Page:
• Bing Crosby and James Stewart, abbreviated radio performance with Stewart taking the "mouse" part, from The Bing Crosby – Chesterfield Show; released on The Bing Crosby Christmas Gift Collection
  • Doris Day and Bob Hope; radio performance from The Bob Hope Show
  • Ella Fitzgerald and Louis Jordan; recorded on April 28 and released by Decca Records (peaked at No. 9 on Billboard's Most-Played Juke Box Records chart and at No. 17 on Billboard's Best-Selling Popular Retail Records chart (lasting seven weeks on the latter chart) in mid 1949)
  • Lynn Garland and Frank Loesser (credited as Lynn & Frank Loesser); released by Mercury Records
  • Homer and Jethro and June Carter; released by RCA Victor (peaked at No. 22 on Billboard's Records Most Played By Disk Jockeys chart on the week ending August 20, 1949)
  • Dean Martin and Marilyn Maxwell; radio performance from The Martin and Lewis Show; released on several compilations, including The Very Best of Dean Martin and Relax, It's Dean Martin, Vol 2
  • Dinah Shore and Buddy Clark; recorded on March 17 and released by Columbia Records (peaked at No. 3 on Billboard's Records Most Played By Disk Jockeys chart, at No. 4 on Billboard's Best-Selling Popular Retail Records chart, and at No. 6 on Billboard's Most-Played Juke Box Records chart in mid 1949)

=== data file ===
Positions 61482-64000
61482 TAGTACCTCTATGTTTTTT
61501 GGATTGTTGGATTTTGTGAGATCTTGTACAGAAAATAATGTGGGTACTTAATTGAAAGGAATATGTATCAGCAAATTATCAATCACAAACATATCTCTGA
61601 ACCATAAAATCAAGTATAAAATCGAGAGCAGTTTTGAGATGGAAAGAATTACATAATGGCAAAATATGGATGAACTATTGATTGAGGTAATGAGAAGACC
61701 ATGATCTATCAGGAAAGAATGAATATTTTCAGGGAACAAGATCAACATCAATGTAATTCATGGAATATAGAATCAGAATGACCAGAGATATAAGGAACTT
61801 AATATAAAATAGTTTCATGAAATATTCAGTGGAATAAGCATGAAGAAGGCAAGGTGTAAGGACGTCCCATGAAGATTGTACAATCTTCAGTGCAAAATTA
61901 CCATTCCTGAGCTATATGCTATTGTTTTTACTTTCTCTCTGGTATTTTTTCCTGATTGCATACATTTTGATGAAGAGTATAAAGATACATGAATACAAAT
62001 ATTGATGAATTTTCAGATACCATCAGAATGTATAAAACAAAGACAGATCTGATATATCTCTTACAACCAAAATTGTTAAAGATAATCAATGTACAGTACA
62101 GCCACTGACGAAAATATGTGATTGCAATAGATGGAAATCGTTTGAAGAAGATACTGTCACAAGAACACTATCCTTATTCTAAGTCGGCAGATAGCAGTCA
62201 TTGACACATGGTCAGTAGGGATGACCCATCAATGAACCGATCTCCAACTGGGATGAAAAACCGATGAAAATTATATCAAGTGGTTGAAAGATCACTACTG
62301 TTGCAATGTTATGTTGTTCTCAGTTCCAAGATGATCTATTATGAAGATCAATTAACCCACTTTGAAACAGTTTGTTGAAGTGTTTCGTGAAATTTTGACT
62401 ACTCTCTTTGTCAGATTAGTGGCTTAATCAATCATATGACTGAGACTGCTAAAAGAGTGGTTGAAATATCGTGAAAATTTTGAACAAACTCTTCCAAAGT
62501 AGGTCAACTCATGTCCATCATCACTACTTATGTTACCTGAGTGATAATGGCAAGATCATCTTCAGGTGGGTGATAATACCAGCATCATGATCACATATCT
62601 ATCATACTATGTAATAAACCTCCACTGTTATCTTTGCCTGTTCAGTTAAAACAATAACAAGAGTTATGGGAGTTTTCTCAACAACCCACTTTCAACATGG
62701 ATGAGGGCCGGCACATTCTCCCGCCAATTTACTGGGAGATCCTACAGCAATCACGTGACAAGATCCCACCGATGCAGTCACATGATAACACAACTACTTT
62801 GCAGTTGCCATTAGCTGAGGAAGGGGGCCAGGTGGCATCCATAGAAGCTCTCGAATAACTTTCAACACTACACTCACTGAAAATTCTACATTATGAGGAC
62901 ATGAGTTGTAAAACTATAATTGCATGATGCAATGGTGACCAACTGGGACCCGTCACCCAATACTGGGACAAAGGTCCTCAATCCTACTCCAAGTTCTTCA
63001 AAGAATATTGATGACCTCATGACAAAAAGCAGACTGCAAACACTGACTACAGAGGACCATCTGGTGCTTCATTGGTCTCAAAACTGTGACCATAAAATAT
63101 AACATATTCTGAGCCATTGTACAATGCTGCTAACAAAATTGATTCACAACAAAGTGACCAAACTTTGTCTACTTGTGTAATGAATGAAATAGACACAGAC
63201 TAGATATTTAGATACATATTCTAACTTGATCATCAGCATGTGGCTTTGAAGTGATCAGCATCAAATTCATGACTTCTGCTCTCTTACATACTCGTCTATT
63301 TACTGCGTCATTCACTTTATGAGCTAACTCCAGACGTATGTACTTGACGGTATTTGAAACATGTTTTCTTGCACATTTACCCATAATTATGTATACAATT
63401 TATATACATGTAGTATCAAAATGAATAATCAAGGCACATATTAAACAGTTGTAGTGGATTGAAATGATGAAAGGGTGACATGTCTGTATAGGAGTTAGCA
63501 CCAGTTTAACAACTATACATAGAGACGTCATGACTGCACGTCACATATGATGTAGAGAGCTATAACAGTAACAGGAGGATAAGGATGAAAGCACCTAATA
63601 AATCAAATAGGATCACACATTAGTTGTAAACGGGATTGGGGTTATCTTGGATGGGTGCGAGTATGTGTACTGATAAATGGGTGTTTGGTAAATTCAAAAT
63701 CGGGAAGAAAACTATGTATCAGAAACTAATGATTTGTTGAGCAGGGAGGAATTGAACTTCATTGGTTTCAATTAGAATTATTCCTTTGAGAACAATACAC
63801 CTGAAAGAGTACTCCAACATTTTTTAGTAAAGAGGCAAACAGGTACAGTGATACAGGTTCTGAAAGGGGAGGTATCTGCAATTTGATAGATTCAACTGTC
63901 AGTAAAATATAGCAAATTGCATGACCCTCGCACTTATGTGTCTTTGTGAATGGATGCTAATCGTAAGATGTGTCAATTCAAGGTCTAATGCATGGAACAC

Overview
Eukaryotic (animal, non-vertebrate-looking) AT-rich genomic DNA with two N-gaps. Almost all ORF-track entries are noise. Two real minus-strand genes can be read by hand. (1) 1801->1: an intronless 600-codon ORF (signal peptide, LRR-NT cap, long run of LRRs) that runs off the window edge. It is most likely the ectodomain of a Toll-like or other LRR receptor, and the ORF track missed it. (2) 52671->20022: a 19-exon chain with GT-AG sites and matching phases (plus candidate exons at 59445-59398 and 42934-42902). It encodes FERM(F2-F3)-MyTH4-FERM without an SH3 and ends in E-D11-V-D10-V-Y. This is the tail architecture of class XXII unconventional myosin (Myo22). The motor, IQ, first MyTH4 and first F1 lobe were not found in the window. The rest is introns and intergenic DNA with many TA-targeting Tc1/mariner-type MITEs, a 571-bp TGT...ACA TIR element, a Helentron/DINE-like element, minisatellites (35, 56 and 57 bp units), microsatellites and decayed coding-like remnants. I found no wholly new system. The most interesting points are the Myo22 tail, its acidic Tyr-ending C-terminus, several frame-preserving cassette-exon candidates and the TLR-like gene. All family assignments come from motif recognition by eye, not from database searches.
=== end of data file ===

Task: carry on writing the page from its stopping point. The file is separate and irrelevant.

• Margaret Whiting and Johnny Mercer; recorded on March 18 and released by Capitol Records (peaked at No. 3 on Billboard's Records Most Played By Disk Jockeys chart, at No. 4 on Billboard's Best-Selling Popular Retail Records chart (lasting 19 weeks on the chart), and at No. 8 on Billboard's Most-Played Juke Box Records chart in mid 1949)

Other recordings

As of 2020, there are over 400 recordings of the song. The following list is incomplete.

Year Performer Work Source
1951 Louis Armstrong and Velma Middleton Satchmo at Pasadena
1955 Eddie Fisher and June Hutton Eddie Fisher Sings Academy Award Winning Songs
1957 Sammy Davis Jr. and Carmen McRae Boy Meets Girl
1959 Jack Marshall (instrumental) Soundsville!
1959 Dean Martin and female chorus A Winter Romance
1961 Ray Charles and Betty Carter Ray Charles and Betty Carter
1964 Al Hirt and Ann-Margret Beauty and the Beard
1964 Steve Lawrence and Eydie Gormé That Holiday Feeling!
1966 Ted Heath and Edmundo Ros (instrumental) Heath vs. Ros: Round 2
1966 Henry Mancini, female and male choirs The Academy Award Songs
1966 Jimmy Smith and Wes Montgomery (instrumental) Jimmy & Wes: The Dynamic Duo
1967 Skeeter Davis and Don Bowman
1979 Blossom Dearie and Bob Dorough Needlepoint Magic, Vol. 5
1990 Barry Manilow and K. T. Oslin Because It's Christmas
1991 Bette Midler and James Caan For the Boys
1994 Nancy LaMott and Michael Feinstein Just in Time for Christmas
1995 Lou Rawls and Dianne Reeves Jazz to the World
1996 Vanessa Williams and Bobby Caldwell Star Bright
1998 Ann Hampton Callaway and Kenny Rankin This Christmas
1999 Tom Jones and Cerys Matthews Reload
2000 Tom Wopat and Antonia Bennett The Still of the Night